Interesting information could be obtained by analyzing the absorption of fluid injected intradermically in various subjects, and correlating the results with the existence of metabolic offbalances. We used the technique proposed by McClure and Aldrich, in which they measured the time needed for the disappearance of a wheal, resulting from an intracutaneous injection of a saline solution. A relatively extensive study of absorption was made in more than 500 subjects—both normal and abnormal. We present here a few of the conclusions from this study.

The average time necessary for resolution of the wheal obtained by the injection of .2 cc. of 7% NaCl solution, in normal subjects, was 23 minutes; the range was from 15 to 30 minutes. When deviations from these values were observed, they were consistent, in the sense that tests repeated at short intervals in the same general area in the same subject gave values in the same abnormal range. Abnormal values occurred in two directions. Resorption time was shortened in some cases and values as low as 1 to 2 minutes were noted. In the opppsite direction, values as high as 90 minutes were observed. These deviations from normal time could be related to local and general conditions. The presence of local or regional edema shortens the resorption time so much, that in some cases with massive edema, no wheal could even be realized. Shortening of time was found to be true for an edema, regardless of cause—inflammation, impaired local circulation as in phlebitis, impaired general circulation as in cardiacs or in renal failure. Lengthening of resorption time in cases of phlebitis provides valuable information on the evolution of the condition. The return of resorption time to normal values seems to indicate sufficient improvement to permit mobilization of the patient.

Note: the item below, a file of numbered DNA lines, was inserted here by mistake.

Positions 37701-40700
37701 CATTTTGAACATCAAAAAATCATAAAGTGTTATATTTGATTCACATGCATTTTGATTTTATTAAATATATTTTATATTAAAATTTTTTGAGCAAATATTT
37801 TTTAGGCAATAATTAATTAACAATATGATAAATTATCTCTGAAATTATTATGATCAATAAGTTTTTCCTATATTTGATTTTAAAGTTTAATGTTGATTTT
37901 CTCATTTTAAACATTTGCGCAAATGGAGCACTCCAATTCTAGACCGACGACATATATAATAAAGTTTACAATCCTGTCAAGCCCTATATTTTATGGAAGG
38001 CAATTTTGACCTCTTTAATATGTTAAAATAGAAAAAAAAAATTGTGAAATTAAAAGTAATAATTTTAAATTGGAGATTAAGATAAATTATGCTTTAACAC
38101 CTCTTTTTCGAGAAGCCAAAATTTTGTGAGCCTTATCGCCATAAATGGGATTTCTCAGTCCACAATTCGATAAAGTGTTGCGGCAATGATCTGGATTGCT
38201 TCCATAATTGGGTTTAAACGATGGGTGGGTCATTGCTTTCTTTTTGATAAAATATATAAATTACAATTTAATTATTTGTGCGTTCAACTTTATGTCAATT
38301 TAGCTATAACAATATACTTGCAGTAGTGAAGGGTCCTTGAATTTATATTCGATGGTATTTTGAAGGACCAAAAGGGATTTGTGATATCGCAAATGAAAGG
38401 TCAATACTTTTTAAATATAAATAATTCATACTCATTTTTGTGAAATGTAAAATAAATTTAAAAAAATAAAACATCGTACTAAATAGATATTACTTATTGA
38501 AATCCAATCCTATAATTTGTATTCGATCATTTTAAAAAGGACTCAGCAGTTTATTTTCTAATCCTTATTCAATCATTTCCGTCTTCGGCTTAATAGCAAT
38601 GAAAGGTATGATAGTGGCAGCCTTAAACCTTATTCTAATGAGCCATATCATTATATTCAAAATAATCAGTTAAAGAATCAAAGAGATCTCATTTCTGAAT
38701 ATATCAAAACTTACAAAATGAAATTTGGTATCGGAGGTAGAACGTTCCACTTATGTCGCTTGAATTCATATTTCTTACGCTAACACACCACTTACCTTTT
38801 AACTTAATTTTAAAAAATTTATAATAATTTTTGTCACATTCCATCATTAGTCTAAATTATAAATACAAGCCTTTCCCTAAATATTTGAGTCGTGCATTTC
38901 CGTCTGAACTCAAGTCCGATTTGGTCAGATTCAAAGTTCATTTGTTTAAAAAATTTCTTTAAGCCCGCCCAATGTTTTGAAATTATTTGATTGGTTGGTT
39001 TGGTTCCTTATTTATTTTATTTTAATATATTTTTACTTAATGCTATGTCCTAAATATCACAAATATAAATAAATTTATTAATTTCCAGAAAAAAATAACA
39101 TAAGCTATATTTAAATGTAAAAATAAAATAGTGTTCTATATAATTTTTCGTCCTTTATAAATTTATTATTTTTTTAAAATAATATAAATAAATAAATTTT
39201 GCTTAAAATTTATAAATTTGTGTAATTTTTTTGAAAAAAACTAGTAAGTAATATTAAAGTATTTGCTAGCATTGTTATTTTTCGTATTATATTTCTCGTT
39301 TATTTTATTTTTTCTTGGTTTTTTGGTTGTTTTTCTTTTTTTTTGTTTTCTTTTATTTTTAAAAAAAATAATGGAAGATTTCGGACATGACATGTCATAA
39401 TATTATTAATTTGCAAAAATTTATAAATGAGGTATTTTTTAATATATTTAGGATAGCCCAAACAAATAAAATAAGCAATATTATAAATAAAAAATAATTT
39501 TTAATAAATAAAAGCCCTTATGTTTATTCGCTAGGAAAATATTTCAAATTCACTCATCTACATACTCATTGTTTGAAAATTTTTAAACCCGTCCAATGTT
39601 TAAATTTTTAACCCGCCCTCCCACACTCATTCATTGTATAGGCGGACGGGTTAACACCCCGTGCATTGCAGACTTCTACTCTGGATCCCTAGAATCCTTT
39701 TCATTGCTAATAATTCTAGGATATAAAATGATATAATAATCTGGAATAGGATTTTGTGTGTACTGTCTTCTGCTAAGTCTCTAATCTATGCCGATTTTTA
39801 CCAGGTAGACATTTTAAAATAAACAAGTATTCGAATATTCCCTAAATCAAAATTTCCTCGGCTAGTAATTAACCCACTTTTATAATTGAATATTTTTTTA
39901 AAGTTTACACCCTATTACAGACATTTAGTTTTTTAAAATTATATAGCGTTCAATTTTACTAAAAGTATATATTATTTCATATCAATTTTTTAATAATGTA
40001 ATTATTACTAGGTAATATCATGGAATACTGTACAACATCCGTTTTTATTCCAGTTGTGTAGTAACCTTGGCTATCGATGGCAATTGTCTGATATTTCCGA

In subjects in whom no local factor could be considered to be responsible for changes in the resorption time of the wheal, we could see that abnormal variations had a direct relationship with the general offbalance present. In some subjects with a manifest offbalance of type D, wheal resorption time was shortened. Values as low as 4 to 5 minutes were obtained. Analysis of a number of cases indicated that this shortening of resorption time meant a bad prognosis. A few patients with only values of 2 to 4 minutes died within a few days although other symptoms gave no indication of a fatal outcome within a snort time.

Extended resorption time has been found in subjects with an offbalance of type A. Values as high as 60 to 90 minutes were found in subjects in whom all other analyses indicated this offbalance. It is also interesting to note the existence of slow resorption time for aged subjects. In a group of 80 patients ranging from 70 to 90 years of age, an average resorption time of 90 minutes was found. (Fig. 68)